From Renee on October 31st, 2007 in Green Remodeling
Numerous rating systems, standards, and best practices exist through government programs to assess and regulate the amount of energy used on residential and commercial levels. These rating systems are designed to help ordinary homeowners like you and me understand and manage energy usage. Quite often, though, we forget that these programs exist and are out there to help us. To refresh our memories, this article will provide an overview of some of the primary energy ratings systems used in the U.S.
Check the Fine Print, Do You Purchase Energy Efficient Products?
To begin with, check the labels on your appliances. By law, most new appliance must carry Energy Guide labels that state their projected yearly energy use. Simply by comparing the information on these labels prior to purchasing, you may be able to save yourself a lot of money on the utility bill. Labels should show an Energy Efficiency Rating (EER) for air conditioners and Geothermal heating and cooling systems, a Seasonal Energy Efficiency Rating (SEER) comparing the product’s efficiency levels with others, and an Energy Star label for products that meet strict energy conservation guidelines set by the U.S. Department of Energy.
Does Your Home Make the Grade?
With a Home Energy Rating (HER), you can rate your home’s current energy efficiency level, or, if it is still in construction, its projected efficiency level. Ratings are given through an HER Index, where 100 represents standard energy use for a new home and 0 indicates no net purchased energy. Homeowners can use the information gleaned from HERs to upgrade efficiency levels in their home or to compare levels in homes being considering for purchase. HERs raters perform the inspections.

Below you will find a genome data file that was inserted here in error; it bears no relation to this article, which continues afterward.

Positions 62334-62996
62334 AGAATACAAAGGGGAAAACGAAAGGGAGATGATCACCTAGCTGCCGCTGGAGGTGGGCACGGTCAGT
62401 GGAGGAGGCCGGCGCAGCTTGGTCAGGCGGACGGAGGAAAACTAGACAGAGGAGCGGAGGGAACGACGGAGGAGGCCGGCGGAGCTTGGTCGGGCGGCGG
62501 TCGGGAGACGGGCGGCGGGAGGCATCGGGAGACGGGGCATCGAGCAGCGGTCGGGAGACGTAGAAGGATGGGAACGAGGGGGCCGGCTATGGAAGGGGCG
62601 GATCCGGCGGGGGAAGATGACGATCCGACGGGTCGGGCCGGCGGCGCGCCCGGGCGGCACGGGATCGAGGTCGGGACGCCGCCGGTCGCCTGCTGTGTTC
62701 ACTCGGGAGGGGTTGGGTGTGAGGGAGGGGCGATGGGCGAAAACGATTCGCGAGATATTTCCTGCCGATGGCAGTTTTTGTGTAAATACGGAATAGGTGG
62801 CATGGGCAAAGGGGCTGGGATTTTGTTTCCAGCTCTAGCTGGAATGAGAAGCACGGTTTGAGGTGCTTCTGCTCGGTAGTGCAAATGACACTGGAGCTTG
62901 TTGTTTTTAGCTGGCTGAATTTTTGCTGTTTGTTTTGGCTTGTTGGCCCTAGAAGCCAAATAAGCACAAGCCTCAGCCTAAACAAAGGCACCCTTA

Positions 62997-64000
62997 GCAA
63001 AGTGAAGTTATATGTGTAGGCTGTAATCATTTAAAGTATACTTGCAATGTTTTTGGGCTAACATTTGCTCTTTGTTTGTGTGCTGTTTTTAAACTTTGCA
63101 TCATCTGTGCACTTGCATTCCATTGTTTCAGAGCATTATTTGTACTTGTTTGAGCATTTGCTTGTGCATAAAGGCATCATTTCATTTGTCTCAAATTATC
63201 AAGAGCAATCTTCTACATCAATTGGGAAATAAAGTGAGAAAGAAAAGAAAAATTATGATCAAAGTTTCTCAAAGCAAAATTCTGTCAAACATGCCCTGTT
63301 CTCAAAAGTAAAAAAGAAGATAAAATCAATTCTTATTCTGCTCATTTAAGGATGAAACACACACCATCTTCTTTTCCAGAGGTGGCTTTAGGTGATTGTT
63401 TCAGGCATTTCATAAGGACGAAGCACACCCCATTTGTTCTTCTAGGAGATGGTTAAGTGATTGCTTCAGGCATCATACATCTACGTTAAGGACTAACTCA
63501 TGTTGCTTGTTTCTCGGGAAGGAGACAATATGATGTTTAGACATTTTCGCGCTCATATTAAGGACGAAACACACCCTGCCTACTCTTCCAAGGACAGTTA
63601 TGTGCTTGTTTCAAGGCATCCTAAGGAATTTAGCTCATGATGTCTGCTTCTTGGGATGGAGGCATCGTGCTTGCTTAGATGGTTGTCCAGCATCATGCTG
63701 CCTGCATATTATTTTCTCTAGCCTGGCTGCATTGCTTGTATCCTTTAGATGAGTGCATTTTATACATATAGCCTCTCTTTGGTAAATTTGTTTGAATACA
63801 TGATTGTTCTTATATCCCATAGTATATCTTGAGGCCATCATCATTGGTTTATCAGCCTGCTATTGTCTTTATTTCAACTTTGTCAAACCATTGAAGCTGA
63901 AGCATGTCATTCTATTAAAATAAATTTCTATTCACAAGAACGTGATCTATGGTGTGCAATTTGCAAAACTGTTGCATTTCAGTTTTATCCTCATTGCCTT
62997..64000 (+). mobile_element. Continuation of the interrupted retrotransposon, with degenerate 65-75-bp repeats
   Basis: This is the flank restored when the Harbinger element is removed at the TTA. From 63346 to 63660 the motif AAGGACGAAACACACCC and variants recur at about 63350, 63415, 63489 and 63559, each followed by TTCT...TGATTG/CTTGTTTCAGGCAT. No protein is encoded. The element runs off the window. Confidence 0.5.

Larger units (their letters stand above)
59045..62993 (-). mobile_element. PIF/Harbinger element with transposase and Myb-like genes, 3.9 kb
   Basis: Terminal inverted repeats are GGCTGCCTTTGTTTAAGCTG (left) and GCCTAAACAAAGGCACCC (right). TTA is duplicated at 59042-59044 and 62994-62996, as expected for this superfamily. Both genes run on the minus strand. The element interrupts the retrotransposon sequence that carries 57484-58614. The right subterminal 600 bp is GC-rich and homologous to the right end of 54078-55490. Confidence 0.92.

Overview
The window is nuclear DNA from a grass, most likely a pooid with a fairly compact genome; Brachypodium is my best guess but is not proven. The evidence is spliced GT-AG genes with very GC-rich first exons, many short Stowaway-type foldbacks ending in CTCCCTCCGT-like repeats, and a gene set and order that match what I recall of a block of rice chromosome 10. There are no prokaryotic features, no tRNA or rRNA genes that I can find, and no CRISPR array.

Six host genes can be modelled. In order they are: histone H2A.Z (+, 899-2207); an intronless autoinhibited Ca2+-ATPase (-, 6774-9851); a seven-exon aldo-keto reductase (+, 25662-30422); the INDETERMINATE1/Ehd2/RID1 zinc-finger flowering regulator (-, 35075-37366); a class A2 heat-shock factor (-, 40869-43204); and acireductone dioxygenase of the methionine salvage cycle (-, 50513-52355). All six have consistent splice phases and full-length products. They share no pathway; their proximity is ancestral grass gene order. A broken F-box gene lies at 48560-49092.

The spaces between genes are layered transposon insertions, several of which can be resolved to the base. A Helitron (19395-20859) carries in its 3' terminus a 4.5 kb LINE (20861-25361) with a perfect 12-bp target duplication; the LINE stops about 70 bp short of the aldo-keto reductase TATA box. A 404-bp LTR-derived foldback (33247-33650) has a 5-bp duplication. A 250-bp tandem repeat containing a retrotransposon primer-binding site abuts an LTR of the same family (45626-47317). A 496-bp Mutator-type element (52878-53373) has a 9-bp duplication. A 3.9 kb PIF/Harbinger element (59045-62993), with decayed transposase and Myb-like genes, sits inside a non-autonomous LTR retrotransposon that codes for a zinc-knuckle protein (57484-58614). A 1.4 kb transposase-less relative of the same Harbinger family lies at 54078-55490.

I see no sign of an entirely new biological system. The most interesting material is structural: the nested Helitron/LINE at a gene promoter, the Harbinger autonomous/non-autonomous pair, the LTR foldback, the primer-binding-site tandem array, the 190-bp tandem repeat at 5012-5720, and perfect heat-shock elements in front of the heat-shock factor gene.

The HER Index is provided by the Residential Energy Services Network (RESNET), a non-profit organization designed to set standards of quality and increase occurrence of high energy performance in buildings. Certifications of “White Tags” and Energy Star labels are distributed as part of participatory programs.
Is Your Mortgage Energy Efficient?
“Energy Efficient Mortgages,” also known as EEMs, enable borrowers to qualify for loans to purchase homes that demonstrate specific energy-efficiency improvements. Lenders can offer conventional Energy Efficient Mortgages (EEMs), FHA EEMs, or Veteran’s Administration EEMs. Find out more through the U.S. Department of Housing and Urban Development (HUD) or the Residential Energy Services Network (RESNET).
Is Your Home Green?
If you wonder whether or not your home qualifies as “green,” the Leadership in Energy and Environmental Design (LEED) is a good place to check. LEED has a Green Building Rating System™, a nationally accepted benchmark for the design, construction, and operation of high performance green buildings. If you’re looking for advice or resources prior to construction, LEED also gives building owners the tools needed to measurably impact building performance. It does this by promoting sustainability through five key areas: sustainable site development, water savings, energy efficiency, materials selection, and indoor environmental quality.
On A Grander Scale
The Department of Energy (DOE) promotes stronger building energy codes and helps states adopt, implement, and enforce these codes. DOE’s Building Energy Codes Program is based on the model of collaboration with agencies, jurisdictions, and industry, education for users, and ultimately, implementation, and enforcement.